Daniel J. Garcia-Dominguez, Lourdes Hontecillas-Prieto, Maciej Kaliszczak, Miaomiao He, Miguel Burguillos, Rajaa El Bekay, Vahitha B Abdul-Salam, Khozoie Combiz, Khalid Shah, kevin O'Neill, Enrique de Alava, Andrew Silver (+3 others)
2020 bioRxiv   pre-print
Histone deacetylase 6 (HDAC6) inhibition is a potential treatment of a wide range of cancer types via the acetylation of diverse proteins in the cytoplasm. However, the regulation of histone acetylation and the maintenance of higher-order chromatin structure remains unidentified. Here, we investigated the effect of selective inhibition of HDAC6 by histone acetylation, chromatin relaxation assays, co-immunoprecipitation, acetylome peptide array and in vivo RNA microarray. Our data shows that
more » ... data shows that nuclear HDAC6 physically interacts with the Histone 4 lysine 12 residue, and that HDAC6 inhibition increases acetylation specifically at this residue in several cancer types. Inhibition induces major chromatin structure modulation, but has no equivalent effect on knockout HDAC6-/- MEF cells. We identified several novel HDAC6-deacetylated substrates and high expression of HDAC6 in colorectal cancer (CRC) tissue association with reduced levels of H4K12ac and independent of the key CRC driver mutations, but positively associated with EGFR expression. Furthermore, in vivo HDAC6 inhibition induces significant tumor regression in a CRC xenograft mice model with significant changes in the expression of functional nuclear genes. We also demonstrated that a DNA damaging agent in combination with selective HDAC6 inhibition is effective and acts synergistically, inducing chromatin relaxation and increased cell death in CRC cells. CRC tissues (Normal versus tumor; n=58 matched pairs) together with TCGA data analysis of 467 CRC patients showed that high HDAC6 expression is associated with metastasis, overall and disease-free survival, and is an independent risk factor of CRC stage progression. Our findings designate a new role for nuclear HDAC6 both in cancer prognosis and as a new therapeutic target for CRC and other types of cancer.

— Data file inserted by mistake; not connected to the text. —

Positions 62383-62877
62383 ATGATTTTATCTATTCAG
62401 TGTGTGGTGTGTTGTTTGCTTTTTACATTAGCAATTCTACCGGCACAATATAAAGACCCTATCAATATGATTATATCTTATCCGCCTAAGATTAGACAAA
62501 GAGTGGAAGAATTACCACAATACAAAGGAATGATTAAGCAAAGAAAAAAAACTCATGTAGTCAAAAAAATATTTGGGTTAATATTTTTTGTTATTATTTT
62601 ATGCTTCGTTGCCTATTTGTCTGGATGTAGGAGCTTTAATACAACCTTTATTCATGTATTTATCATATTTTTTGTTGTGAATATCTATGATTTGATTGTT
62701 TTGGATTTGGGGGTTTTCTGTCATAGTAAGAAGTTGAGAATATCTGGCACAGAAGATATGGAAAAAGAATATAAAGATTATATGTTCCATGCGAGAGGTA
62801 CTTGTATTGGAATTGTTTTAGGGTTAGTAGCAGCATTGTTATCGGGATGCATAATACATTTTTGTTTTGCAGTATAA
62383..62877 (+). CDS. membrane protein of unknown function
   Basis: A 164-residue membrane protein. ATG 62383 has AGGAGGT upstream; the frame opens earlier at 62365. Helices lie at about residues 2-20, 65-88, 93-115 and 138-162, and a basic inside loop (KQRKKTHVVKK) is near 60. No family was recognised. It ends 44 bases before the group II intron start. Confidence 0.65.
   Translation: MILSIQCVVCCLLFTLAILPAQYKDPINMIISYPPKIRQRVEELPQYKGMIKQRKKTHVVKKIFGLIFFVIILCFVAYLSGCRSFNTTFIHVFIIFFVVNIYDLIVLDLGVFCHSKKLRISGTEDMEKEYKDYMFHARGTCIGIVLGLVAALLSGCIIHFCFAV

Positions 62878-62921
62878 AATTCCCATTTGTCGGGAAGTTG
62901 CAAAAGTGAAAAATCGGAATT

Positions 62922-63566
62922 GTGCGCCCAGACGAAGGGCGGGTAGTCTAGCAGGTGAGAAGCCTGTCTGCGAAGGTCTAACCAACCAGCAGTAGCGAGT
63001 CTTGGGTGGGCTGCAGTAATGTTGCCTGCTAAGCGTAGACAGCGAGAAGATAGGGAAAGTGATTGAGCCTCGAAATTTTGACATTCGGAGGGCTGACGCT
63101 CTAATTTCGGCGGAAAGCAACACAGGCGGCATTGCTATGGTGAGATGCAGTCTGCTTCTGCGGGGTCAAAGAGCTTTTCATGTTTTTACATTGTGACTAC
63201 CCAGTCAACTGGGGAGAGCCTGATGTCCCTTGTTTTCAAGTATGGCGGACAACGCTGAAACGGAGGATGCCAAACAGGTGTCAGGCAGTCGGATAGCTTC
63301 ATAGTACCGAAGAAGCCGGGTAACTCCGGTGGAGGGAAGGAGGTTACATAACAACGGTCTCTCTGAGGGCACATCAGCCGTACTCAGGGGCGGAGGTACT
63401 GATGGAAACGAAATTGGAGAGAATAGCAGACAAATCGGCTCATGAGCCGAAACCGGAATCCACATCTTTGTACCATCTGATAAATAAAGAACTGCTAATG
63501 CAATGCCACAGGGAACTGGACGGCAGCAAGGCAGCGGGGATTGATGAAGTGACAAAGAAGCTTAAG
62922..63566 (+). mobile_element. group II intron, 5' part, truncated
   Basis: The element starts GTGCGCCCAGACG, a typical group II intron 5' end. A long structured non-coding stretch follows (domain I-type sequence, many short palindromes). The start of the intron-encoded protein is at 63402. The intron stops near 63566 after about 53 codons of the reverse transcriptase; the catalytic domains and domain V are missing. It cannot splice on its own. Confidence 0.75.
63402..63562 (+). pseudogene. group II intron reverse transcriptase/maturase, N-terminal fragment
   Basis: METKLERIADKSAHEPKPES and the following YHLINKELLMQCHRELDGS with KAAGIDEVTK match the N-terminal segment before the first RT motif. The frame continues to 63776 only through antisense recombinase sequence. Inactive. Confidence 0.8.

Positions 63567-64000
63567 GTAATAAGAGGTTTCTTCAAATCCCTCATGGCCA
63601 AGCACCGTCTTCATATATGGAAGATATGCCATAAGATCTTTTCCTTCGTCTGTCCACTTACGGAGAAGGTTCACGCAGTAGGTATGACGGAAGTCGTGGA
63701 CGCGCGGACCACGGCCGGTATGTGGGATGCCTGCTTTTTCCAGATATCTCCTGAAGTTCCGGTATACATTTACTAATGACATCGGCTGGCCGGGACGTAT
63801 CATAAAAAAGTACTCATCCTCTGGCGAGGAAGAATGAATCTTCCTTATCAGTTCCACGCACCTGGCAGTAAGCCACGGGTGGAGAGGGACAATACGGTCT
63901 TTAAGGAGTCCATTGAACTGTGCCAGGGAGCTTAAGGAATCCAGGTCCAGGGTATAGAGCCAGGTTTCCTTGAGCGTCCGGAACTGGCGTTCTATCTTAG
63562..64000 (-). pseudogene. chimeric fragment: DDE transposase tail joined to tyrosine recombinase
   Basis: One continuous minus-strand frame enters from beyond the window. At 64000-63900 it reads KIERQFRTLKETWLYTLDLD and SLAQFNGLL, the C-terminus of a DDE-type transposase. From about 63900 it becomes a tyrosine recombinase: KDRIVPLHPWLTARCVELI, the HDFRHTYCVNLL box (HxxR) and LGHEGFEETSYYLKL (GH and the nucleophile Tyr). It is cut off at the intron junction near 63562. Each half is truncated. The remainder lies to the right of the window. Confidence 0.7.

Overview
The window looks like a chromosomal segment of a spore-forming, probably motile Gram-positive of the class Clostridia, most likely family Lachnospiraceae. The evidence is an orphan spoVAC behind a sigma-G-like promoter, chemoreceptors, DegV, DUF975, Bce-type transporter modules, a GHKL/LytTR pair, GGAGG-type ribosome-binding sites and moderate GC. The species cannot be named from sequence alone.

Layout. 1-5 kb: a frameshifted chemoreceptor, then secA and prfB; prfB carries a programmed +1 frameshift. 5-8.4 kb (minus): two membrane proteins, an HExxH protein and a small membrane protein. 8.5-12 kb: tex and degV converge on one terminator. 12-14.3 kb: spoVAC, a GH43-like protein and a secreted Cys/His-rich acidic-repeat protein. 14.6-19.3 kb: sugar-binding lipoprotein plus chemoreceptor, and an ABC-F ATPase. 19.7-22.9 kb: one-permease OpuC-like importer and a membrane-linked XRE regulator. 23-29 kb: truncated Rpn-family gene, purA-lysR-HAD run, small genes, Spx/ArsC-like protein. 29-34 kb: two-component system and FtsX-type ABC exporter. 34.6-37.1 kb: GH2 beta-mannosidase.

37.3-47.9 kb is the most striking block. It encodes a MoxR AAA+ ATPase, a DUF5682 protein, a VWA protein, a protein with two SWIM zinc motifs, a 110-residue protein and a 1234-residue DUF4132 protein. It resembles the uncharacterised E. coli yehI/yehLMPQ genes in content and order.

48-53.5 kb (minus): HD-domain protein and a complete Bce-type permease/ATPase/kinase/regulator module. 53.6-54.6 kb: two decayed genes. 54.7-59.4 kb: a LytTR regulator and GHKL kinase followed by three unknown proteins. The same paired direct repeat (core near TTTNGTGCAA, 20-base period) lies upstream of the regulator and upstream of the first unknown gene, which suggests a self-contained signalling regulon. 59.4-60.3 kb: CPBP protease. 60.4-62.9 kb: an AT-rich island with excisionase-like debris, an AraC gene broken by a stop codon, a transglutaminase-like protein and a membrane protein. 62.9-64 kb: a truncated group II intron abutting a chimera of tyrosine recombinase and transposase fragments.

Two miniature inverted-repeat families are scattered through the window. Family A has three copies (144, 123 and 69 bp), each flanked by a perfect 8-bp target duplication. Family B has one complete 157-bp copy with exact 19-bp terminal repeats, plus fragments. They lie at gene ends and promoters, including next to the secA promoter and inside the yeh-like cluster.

doi:10.1101/2020.11.02.356121 fatcat:khfkderbqrbtfht4hcdgyddrvq